Break the Silence

“My dream is to team up with young psychologists and psychiatrists to open up a healing center in Egypt aimed at our target audience,”-Ally Salama, Founder

The possibility of being mentally ill in Egypt has almost always been hushed away. It qualifies as a shameful taboo. Egyptian families often perceive mental health issues as an attempt for attention, a need to get closer to God, a need to pray more often, or a symptom of craziness.

Break The Silence was born on Oct. 16, 2017, and it is addressing this issue. It is one of the movements that aim to end the stigma and raise awareness on mental health issues facing youth in Egypt.

Ally Salama, the founder of Break The Silence, is a 21-year-old Egyptian Singer studying Entrepreneurship in Toronto. Having spent his childhood years in Egypt, Ally Salama started to notice the mental health situation of the country after realizing that the majority of his friends were not courageous enough to talk about their problems. “After a series of difficult days, which impacted someone very close to me, I knew that I needed to start this movement,” said Salama.  

A series of personal experiences opened his eyes to the huge differences between the services found in Toronto and in Egypt. “During my rough times in Canada, I had the chance to call a hotline. That is the mission that we are working towards in Egypt,” said Salama.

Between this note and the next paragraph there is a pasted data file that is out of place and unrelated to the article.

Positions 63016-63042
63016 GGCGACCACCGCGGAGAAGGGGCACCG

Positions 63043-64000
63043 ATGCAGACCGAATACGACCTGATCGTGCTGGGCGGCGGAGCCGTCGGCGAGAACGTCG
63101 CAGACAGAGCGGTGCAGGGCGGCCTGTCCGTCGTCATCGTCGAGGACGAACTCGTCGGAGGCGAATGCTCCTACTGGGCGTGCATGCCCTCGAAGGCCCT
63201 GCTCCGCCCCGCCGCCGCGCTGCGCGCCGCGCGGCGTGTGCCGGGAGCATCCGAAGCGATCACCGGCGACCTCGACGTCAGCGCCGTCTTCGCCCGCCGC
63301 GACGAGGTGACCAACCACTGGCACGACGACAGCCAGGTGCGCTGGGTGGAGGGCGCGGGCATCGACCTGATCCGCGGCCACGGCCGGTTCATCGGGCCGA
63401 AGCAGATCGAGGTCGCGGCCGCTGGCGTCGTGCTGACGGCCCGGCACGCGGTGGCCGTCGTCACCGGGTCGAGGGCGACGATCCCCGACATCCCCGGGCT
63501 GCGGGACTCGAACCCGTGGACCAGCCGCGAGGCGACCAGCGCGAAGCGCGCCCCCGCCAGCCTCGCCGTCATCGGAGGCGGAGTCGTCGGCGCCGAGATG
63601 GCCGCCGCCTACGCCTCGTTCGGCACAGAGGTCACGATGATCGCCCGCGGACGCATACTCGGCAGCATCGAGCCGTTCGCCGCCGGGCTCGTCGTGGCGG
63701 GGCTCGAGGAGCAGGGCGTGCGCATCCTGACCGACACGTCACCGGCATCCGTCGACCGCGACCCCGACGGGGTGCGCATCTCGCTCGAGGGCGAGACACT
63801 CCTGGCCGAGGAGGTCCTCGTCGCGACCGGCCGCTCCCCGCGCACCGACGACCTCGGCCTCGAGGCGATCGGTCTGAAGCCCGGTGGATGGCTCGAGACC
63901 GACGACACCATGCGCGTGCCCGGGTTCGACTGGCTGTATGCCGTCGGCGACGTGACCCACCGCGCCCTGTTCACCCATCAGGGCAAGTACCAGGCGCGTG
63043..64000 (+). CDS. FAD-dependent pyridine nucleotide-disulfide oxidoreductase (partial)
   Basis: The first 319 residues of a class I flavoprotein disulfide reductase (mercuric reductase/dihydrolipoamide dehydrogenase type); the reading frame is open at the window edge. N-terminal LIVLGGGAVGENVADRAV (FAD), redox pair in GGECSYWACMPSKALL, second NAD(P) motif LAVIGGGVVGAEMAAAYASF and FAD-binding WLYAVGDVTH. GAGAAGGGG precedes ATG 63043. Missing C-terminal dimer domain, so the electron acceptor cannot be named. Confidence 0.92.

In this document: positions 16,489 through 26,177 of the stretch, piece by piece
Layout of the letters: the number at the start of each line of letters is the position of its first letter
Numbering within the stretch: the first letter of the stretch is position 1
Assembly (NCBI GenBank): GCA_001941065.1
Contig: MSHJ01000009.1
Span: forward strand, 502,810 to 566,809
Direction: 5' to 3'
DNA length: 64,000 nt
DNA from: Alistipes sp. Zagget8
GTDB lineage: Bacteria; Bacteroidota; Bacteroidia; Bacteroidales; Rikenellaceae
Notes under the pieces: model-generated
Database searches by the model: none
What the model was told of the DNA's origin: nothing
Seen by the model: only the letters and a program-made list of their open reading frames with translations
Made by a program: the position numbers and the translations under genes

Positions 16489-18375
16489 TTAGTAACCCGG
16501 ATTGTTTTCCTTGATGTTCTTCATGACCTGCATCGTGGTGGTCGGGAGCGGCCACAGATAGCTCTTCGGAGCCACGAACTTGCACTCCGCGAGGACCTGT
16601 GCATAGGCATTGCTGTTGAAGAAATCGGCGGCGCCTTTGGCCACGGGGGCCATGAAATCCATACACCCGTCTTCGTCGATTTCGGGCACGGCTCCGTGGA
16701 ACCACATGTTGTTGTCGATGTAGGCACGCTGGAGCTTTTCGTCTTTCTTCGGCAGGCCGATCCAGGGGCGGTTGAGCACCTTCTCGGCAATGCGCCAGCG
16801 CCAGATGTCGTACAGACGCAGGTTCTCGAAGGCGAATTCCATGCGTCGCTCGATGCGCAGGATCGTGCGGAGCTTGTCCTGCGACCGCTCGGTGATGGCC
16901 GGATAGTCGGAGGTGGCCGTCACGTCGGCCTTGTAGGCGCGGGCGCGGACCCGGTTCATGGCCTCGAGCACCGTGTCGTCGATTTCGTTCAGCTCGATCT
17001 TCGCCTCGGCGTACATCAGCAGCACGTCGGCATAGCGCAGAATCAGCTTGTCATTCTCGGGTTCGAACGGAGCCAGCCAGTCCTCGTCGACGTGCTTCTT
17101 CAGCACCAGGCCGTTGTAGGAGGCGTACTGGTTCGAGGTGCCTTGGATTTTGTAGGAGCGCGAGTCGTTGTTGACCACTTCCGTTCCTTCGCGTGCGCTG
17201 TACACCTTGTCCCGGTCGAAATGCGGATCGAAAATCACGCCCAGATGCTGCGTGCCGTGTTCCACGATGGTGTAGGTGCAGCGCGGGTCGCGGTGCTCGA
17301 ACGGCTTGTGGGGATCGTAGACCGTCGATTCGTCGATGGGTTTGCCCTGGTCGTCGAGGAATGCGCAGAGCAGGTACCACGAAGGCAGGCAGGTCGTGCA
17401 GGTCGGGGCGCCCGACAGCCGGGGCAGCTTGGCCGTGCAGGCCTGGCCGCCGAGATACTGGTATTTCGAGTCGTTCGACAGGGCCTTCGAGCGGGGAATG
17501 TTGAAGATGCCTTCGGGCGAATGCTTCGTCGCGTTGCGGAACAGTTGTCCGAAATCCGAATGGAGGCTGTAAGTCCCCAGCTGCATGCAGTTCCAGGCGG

Experiencing mental health illness away from home, family and friends was definitely a very difficult experience. “I live alone and that was detrimental when I went through my illness. Being a danger to your own self is scary,” shared Salama.

Salama started off with the anonymous submission forms that allowed young kids in Egypt to share their stories online. People started sharing the submission forms and people began asking to be apart of the initiative and that was how the group in itself was formed.

The anonymous submissions helped the movement gain momentum. Break The Silence started gaining responses as well as followers on Facebook.

One anonymous submitter wrote, “My parents don’t believe in these problems and consider them as just me simply overthinking situations. I have asked several times to go and see a therapist and they refused each time.”

Another anonymous submitter wrote, “A suicide attempt, self-harm, severe depression and insomnia were simply brushed off as a ‘need to get closer to God’.”

When asked about his current target group, Salama said his focus is on, “youth and young adults in Egypt.” He added to explain that, “mental health is just as serious as physical health. They should have the same connotations.”

Salama explains that “it’s harder to put hands on an issue that is intangible. But that’s why we have the anonymous submission form. We discovered that all what some people needed was an ear that could take in, acknowledge and offer back pure love, strength, and solidarity. As non-professionals, that’s exactly what we have set to do. Turns out, not many had the basic need of any human: to feel loved.”

As a team, Break the Silence are in the process of making this bigger by planning on, “developing into a student-run group at AUC,” explains Salama, “to increase exposure and help more people”. Salama hopes to, through the movement, “educate Egyptians about mental health by hosting talks and events related to mental health issues”. “My dream is to team up with young prosperous psychologists and psychiatrists and open up a healing center in Egypt aimed at our target audience, that introduces all the latest ways in the field such as music therapy” highlights Salama.